The Star Entertainment Group Limited, the leading gambling operator in Australia, announced it faces another class action lawsuit over allegations of deficiencies related to anti-money laundering (AML) and counter-terrorism financing.
Maurice Blackburn Files Claim against The Star
On Monday, the company released a statement outlining it has been served a claim for securities class action in the Supreme Court of Victoria by Maurice Blackburn, the leading law firm. The new class action lawsuit alleges that the operator made misleading representations of its systems, as well as processes related to AML and counter-terrorism financing between March 29, 2016 and March 16, 2022.
In addition, the lawsuit claims that The Star Entertainment failed to release important information regarding those methods for controls and conducted business in opposition to the interests of its members. With that in mind, the company acknowledged that the latest claim is “substantially similar” to a different securities class action lawsuit.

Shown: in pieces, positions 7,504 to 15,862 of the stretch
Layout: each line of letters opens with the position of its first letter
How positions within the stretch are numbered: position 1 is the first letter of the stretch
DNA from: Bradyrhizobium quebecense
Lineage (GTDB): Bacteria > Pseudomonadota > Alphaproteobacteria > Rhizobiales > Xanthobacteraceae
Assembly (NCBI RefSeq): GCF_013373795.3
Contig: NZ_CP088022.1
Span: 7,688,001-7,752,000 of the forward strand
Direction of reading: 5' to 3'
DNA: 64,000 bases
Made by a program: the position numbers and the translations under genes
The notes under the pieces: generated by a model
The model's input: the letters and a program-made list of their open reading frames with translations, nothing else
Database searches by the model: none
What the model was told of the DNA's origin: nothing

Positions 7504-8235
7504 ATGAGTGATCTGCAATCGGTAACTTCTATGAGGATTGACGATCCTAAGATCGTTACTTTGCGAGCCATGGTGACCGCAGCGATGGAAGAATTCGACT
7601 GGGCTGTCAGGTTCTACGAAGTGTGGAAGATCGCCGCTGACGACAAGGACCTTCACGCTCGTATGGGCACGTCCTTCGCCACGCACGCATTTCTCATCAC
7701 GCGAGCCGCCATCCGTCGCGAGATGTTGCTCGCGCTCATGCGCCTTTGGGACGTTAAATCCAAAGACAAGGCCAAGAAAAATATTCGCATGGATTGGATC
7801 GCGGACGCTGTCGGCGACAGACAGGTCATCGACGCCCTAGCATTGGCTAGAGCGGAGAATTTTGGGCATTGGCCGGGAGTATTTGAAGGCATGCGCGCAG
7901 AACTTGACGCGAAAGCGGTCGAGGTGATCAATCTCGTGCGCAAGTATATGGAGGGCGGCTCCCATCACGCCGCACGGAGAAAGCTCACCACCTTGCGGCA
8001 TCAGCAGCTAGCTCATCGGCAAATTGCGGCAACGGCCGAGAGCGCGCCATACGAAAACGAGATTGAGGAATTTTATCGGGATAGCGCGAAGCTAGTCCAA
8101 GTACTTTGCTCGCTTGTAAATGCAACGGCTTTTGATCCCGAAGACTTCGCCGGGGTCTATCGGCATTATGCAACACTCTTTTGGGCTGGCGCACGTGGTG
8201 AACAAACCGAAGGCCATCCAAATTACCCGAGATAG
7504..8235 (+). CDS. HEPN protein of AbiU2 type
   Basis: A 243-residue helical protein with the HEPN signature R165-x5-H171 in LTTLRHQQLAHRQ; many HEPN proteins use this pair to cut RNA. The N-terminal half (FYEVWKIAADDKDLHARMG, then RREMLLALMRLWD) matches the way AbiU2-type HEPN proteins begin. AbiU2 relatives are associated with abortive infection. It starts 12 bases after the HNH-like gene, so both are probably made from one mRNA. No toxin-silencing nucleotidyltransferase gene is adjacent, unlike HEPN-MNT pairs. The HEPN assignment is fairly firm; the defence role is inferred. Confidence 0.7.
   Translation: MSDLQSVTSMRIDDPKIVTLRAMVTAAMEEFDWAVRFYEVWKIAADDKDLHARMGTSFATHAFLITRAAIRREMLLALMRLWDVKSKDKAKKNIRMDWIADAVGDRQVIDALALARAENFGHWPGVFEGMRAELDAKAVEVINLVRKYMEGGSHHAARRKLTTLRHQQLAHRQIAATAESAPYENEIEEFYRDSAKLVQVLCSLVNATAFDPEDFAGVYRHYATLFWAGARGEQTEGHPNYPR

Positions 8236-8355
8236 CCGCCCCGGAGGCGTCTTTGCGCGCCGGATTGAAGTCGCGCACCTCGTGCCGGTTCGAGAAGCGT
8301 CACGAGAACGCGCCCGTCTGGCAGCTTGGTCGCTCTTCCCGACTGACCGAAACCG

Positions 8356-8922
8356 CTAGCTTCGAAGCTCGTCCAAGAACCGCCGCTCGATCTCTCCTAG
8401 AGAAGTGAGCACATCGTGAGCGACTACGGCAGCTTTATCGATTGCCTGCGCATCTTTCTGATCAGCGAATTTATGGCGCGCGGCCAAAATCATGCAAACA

“The claim alleges that in the period between 29 March 2016 and 16 March 2022, The Star made misleading representations, including about its systems and processes for compliance with anti-money laundering and counter-terrorism financing obligations, that it failed to disclose relevant information it had about those matters to the market, and conducted its affairs contrary to the interests of the members of The Star as a whole,“
reads a statement released by The Star Entertainment
According to The Star Entertainment, the latest class action lawsuit is similar to the one filed in March this year by Slater and Gordon. The company vowed to defend against the proceedings.
The Star’s Legal Troubles Continue
The recent announcement marks the second class action lawsuit that The Star is facing. The first such legal action filed by Slater and Gordon said: “there may be a proper basis to allege that Star has been in breach of its continuous disclosure obligations, and further that it has made misleading or deceptive statements to the ASX.”
In light of the probe into the alleged breaches of AML and counter-terrorism rules, the company’s stocks started to go down. Consequently, investors of The Star initiated the lawsuits after seeing their investment plummet. With details emerging about suspicion of money laundering and possible links to organized crime, The Star’s stock dropped its value by nearly AU$1 billion ($750 million). Although the company’s shares tried to climb up slightly, they still remained lower when compared to the period before the allegations emerged.